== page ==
October. September is gone, proving once again that even a month lived intentionally, day-by-day and hour by hour, will fly by. September is a methodical month. At the beginning of September, I tell my third graders they don’t have to worry about doing things the wrong way, because I will teach them the right way. September is all about the right way: Eye contact. Accountable talk. Intentional chatter. Greeting one another. Moving through the space respectfully. Showing what you know when you know it and knowing when you don’t. Thinking deeply. Breathing deeply. Finding more than one right answer. Asking better questions. Widening the circle. Going the extra mile with a smile. Stepping forward to help. Keeping your desk as an invitation to learning. Taking responsibility. Taking risks.
We learn to read and write “long and strong.” We learn that we will mistakes and we can make them right. We learn to be mindful of feelings—those of others and our own. We learn that feelings are not right or wrong… they just are. We learn that sadness fades and that joy waits to surprise us when we least expect it. We see it in literature. We see it in life.
Teachers have answers and live questions. On Friday I invited my students to live a question with me: How can we make homework better?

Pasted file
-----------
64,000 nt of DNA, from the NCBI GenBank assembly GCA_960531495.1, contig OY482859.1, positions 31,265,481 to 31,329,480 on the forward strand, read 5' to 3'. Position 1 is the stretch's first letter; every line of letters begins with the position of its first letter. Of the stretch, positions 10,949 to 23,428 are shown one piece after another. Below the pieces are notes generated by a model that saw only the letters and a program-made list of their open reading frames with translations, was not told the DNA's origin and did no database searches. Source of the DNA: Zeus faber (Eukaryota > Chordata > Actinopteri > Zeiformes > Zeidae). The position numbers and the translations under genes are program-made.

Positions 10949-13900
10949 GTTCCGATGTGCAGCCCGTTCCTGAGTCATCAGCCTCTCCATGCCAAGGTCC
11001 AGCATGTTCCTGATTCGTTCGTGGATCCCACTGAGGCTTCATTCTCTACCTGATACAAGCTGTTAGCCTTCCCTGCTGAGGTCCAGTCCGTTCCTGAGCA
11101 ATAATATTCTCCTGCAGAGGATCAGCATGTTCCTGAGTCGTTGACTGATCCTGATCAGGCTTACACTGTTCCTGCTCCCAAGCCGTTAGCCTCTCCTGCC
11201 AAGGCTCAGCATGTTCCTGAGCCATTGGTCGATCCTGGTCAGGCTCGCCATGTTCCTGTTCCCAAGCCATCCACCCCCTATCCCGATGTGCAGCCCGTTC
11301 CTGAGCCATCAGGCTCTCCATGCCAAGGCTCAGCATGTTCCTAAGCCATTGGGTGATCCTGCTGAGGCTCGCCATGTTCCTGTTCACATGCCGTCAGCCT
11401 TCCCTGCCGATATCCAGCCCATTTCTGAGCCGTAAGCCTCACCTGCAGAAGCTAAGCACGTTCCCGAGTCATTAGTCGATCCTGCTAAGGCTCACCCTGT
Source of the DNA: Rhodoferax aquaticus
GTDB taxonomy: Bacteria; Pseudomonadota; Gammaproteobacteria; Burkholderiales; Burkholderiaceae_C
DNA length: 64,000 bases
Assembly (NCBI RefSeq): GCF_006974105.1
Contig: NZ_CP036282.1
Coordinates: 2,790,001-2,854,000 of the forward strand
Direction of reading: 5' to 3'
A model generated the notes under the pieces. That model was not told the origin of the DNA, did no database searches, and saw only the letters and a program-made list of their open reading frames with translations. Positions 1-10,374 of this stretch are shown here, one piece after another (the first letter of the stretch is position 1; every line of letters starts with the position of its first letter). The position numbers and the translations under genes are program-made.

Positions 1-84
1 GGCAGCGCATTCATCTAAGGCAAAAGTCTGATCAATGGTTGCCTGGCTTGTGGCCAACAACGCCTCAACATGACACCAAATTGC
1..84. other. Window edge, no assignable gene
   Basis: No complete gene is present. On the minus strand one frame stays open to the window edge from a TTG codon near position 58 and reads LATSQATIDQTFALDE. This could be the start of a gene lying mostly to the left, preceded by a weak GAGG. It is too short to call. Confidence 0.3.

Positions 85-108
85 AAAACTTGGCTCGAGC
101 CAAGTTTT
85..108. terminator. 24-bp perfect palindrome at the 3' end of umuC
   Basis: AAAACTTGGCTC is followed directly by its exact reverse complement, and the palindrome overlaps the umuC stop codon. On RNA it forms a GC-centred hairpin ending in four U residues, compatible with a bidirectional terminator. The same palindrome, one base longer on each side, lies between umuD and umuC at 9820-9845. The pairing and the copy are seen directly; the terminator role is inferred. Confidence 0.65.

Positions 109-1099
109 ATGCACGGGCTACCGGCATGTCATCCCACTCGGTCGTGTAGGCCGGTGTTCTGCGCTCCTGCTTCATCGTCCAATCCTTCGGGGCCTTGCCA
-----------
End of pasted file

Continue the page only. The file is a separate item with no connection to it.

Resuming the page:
My third graders could not have seen the question coming, but they seemed ready for it. The opinions were strong, but varied, and the results inconclusive. There was one common thread: Less. They said less homework would be better homework. I found myself nodding my head. Their ideas were turning the right way into a better way.
Over the years I’ve worked to create homework that is meaningfully aligned with the classroom. I’ve been proud of my homework. It integrates the curriculum and is a springboard for critical thinking. I’ve tweaked it; reworked it; revamped it; revised it. My quest has been to make homework more meaningful. I think I’ve just made it more. More may be too much.
The class quickly created a survey. The children ranked the activities they liked and circled the one they hated the most.
This turned out to be a confusing process—but one thing was clear. Almost everyone likes the math game. This doesn’t surprise me. It is good practice, but I also know it is not really about the math. Most children played the game with their parents. And they love that.
I’m cutting homework back this week. The essentials are there: a math game, a reading log, vocabulary and spelling, and a little writing. This week we are living the question. Together we’ll find the answer. When it comes to homework, it may be that my third graders are teaching the teacher the right way.
Curious about the new homework? Click here: Mrs. Campbell’s Homework